ISLAMABAD, Pakistan, Feb. 16 (UPI) -- U.S. diplomat Raymond Davis might not have the diplomat immunity in Pakistan that Washington claims he has, a former official said.
Washington and Islamabad are at odds over the arrest of Davis, an official who Washington claims was a "technical officer" at the U.S. Embassy in Islamabad. Davis stands accused of the fatal shootings of two Pakistanis in January.
The United States insists the shootings were in self-defense and says Davis should be released on diplomatic immunity grounds. Pakistan says the matter is in courts, which have extended the detention of the American while Pakistani officials determine his diplomatic status.
Former Pakistani Foreign Minister Shah Mahmood Qureshi said that when he spoke with government officials in January, it didn't appear that Davis had diplomatic immunity, Pakistan's Dawn newspaper reports.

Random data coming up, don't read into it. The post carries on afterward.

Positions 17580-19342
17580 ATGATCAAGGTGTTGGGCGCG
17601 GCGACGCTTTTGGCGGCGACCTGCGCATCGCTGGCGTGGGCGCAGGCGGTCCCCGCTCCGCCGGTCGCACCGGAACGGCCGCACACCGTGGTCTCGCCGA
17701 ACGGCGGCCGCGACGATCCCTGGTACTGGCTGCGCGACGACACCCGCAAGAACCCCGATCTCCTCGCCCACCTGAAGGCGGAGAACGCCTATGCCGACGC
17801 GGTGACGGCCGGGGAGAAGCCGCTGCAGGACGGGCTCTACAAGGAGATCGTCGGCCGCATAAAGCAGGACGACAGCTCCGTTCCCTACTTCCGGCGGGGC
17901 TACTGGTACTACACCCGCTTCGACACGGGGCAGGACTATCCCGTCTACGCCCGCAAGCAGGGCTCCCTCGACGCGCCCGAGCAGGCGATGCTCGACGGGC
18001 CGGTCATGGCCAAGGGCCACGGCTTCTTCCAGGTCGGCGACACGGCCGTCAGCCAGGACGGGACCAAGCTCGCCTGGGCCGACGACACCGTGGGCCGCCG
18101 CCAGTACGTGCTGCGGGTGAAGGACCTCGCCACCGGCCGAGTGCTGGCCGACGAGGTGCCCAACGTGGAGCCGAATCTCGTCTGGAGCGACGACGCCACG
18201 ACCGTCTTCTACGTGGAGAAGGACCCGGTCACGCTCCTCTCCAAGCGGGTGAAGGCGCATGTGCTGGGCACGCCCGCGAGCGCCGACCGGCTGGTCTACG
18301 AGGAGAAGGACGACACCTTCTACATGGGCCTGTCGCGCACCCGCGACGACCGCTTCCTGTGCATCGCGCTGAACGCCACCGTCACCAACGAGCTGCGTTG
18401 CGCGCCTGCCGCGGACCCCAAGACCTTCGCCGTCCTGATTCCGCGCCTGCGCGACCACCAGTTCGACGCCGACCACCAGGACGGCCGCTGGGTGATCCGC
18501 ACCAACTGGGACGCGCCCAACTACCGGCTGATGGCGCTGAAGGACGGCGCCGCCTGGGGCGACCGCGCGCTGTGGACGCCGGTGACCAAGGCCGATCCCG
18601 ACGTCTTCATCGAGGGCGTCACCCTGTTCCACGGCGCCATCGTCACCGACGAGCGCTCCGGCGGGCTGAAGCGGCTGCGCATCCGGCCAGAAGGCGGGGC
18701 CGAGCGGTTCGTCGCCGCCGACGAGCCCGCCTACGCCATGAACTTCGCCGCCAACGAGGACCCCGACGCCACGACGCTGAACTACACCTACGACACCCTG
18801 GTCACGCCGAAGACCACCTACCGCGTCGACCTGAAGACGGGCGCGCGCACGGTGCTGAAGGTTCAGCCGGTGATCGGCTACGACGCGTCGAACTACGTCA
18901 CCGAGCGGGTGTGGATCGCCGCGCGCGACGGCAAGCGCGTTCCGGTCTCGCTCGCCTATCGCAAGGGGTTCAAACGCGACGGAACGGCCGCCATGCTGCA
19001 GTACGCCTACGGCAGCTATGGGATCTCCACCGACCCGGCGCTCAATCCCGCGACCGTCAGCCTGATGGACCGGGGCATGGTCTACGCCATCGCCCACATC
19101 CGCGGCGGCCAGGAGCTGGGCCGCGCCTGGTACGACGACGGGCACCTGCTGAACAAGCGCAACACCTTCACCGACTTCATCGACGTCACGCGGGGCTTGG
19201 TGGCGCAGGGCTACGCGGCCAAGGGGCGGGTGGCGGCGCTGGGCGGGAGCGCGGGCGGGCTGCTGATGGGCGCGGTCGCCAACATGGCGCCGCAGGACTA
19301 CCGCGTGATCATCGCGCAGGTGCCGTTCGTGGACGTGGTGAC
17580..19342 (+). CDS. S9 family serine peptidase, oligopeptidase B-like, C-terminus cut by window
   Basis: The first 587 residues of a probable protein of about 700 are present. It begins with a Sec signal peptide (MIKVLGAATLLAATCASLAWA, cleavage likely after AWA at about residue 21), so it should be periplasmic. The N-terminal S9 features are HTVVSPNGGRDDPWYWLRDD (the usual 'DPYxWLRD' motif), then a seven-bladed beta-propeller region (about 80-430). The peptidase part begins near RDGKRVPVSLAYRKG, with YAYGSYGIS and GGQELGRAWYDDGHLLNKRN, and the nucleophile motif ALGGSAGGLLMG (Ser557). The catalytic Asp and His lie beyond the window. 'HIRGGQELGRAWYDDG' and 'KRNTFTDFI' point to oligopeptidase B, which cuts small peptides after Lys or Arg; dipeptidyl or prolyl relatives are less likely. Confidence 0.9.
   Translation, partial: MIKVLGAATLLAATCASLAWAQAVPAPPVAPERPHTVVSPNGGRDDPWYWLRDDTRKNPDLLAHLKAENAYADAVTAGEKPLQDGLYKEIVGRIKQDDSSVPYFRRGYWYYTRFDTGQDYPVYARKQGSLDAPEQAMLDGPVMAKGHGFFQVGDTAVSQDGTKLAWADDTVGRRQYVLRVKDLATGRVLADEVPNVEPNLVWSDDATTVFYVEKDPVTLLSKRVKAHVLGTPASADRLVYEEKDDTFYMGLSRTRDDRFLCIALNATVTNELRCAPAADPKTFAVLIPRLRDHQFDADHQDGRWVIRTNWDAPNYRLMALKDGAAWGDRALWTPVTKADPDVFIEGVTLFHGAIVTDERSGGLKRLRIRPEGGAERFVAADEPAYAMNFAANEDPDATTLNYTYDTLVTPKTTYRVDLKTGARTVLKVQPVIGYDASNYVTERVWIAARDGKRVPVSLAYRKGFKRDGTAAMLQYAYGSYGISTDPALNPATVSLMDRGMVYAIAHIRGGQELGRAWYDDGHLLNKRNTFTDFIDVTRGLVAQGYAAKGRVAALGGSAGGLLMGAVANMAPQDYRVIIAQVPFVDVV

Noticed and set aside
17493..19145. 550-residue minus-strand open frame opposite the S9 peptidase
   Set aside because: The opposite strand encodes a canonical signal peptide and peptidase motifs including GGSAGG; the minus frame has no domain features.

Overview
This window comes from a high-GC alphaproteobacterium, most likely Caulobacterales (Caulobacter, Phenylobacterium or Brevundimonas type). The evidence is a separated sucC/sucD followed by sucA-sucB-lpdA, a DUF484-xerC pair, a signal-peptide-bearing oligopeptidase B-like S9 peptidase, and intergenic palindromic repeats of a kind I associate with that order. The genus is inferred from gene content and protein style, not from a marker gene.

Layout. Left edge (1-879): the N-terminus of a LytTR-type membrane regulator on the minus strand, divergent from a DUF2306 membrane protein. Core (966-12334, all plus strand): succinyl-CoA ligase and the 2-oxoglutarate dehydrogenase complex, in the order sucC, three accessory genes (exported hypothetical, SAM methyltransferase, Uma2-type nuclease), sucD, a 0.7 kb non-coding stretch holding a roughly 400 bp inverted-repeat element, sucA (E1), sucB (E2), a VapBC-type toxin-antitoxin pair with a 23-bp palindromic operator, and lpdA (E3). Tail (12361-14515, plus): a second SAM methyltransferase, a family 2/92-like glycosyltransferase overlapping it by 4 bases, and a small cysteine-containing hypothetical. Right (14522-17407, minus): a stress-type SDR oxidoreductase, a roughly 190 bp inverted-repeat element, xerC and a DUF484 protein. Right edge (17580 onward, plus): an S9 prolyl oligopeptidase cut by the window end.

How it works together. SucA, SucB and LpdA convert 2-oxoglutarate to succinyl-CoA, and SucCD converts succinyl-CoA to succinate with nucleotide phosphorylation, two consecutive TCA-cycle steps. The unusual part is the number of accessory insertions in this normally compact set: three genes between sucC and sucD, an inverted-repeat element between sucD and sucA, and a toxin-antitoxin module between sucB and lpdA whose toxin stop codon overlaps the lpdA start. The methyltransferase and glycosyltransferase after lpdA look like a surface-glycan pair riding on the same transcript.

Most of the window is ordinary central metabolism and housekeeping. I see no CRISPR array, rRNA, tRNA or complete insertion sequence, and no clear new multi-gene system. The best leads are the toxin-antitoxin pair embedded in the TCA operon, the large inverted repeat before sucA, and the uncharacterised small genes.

Since it is a signatory of the Vienna Convention on diplomatic relations, including diplomatic immunity, "we expect Pakistan to recognize that Davis is a diplomat," said U.S. President Barack Obama in statements Tuesday.
Qureshi, however, said that his reading of the Vienna Conventions as well as Pakistan's Diplomatic Law of 1972 led him to believe that "the blanket immunity as being demanded by the U.S. Embassy was not valid."
U.S. Sen. John Kerry, D-Mass., chairman of the Senate Foreign Relations Committee, traveled to Pakistan to try to ease tensions between the United States and Pakistan.